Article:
An A-Z Journey Around Britain

40 St Helens


The Citadel nightclub in St Helens began life as a Salvation Army hostel. A comedian appeared there and told his audience that St Helens was famous for rugby league players and beautiful women. The comedian paused and said, ‘what position do you play, love?’

My father was from St Helens and a professional rugby league player.   Before his career as an athlete he was in the Royal Navy. The other sailors called him ‘Scouse’. The three miles between the two urban boundaries of Liverpool and St Helens were inconsequential for sailors on an aircraft carrier in a distant ocean.   On Merseyside the three miles ensure mutual antipathy. As well as accent and size, sport divides Liverpool and St Helens. Jurgen Klopp is the new manager of Liverpool Football Club. My father told me that St Helens schools taught Roman Catholicism and rugby league and nothing else. This is an exaggeration but, thanks to Flemish glassmakers, there is a high percentage of Roman Catholics. Whatever the religion, all in St Helens appear to be obsessed with rugby league. The folk of St Helens and Liverpool may dislike each other but they are passionate supporters. The City of Liverpool has overachieved in football, and so has St Helens in rugby league. It has won six League Titles since 1996. The team would have won more except it has a poor record in play off finals.

Local landowners shaped the history and boundary of St Helens. It consists of four manors. Outsiders assume one identity for the population of 107,00 but people from St Helens are obliged to mention the manor in which they live. None of the manors are prosperous. The people of St Helens vote Labour. The Tories stay silent to avoid criticism. The absence of coal in Liverpool helped the North West to resist the economic spread of the City. The mining industry of St Helens was terminated by Thatcher but the left wing identity remains.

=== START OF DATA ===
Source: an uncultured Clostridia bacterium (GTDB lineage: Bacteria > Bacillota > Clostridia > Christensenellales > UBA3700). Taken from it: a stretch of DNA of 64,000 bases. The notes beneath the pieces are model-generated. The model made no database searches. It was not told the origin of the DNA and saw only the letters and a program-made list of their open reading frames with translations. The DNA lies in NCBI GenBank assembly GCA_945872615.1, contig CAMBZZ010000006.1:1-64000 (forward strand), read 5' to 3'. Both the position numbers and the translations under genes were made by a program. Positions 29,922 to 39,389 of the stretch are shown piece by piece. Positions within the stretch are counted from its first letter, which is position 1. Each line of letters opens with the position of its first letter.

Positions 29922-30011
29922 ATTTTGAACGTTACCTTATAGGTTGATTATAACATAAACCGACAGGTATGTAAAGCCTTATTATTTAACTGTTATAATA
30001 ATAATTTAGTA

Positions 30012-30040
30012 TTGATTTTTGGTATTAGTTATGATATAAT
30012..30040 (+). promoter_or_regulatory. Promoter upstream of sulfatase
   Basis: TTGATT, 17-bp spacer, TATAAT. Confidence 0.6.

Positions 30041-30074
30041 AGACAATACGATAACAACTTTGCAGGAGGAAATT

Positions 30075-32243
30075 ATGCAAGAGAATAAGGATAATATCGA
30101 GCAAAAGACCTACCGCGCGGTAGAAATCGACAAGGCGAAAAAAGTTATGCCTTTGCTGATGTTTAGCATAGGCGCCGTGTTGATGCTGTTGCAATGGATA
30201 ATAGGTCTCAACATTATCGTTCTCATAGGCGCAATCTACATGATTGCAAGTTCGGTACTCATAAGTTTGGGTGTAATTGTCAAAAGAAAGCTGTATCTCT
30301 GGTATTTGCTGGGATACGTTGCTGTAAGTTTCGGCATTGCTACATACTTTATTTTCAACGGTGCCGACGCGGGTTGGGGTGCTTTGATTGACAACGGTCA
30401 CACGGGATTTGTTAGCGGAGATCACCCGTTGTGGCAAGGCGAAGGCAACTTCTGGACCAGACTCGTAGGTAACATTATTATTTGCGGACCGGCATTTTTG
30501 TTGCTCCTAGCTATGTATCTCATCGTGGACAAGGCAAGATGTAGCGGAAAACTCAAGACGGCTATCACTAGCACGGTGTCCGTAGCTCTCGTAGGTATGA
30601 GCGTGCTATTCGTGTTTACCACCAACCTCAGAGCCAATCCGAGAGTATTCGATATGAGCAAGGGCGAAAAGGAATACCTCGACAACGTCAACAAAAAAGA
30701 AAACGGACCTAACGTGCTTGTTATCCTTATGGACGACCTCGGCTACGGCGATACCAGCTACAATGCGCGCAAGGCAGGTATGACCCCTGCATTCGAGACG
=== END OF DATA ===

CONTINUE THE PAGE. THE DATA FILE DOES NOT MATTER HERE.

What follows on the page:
Crime in St Helens has declined since 2008, as it has across the UK, but local crime figures are below national averages. Pedestrians can walk in safety around a not that interesting town centre. It is not the equal of nearby Wigan. Celtic Brigantes was the tribe that inhabited the North of England when the Romans arrived. The Romans chose to settle in Wigan rather than St Helens. Anyone who has seen the two town centres would understand why.


St Helens, though, has had international reach. Pilkingtons Glass dominated the global industry and was sued by the United States Government for creating a cartel. The exhibitions in the Glass Museum in St Helens reveal pride in innovation but neglect to mention the aggressive use of patents. Pilkingtons once provided work for 15,000 people in St Helens but today that number is less than a thousand. Beechams produced pharmaceuticals and it also became a global giant. Beechams Pills were used across the world and recommended to those who wanted ‘to dislodge the bile and stir up the liver.’ According to adverts ‘the wild waves tell you to try Beechams Pills.’ St Helens is eleven miles from the coast but someone had an imagination. Beecham Clock Tower is the name of the building where people dreamed of stirring up livers. It is now open to the public, and the staircase and extravagant wood panels justify a visit.

Next week, Max Jaffa peels back the years, Scarborough

Howard Jackson has had four books published by Red Rattle Books. His 11,000 mile journey around Brazil is described in Innocent Mosquitoes. His latest book and compilation of horror stories is called Nightmares Ahead. Published by Red Rattle Books and praised by critics, it is available here.

If you want to read more about his travels click here.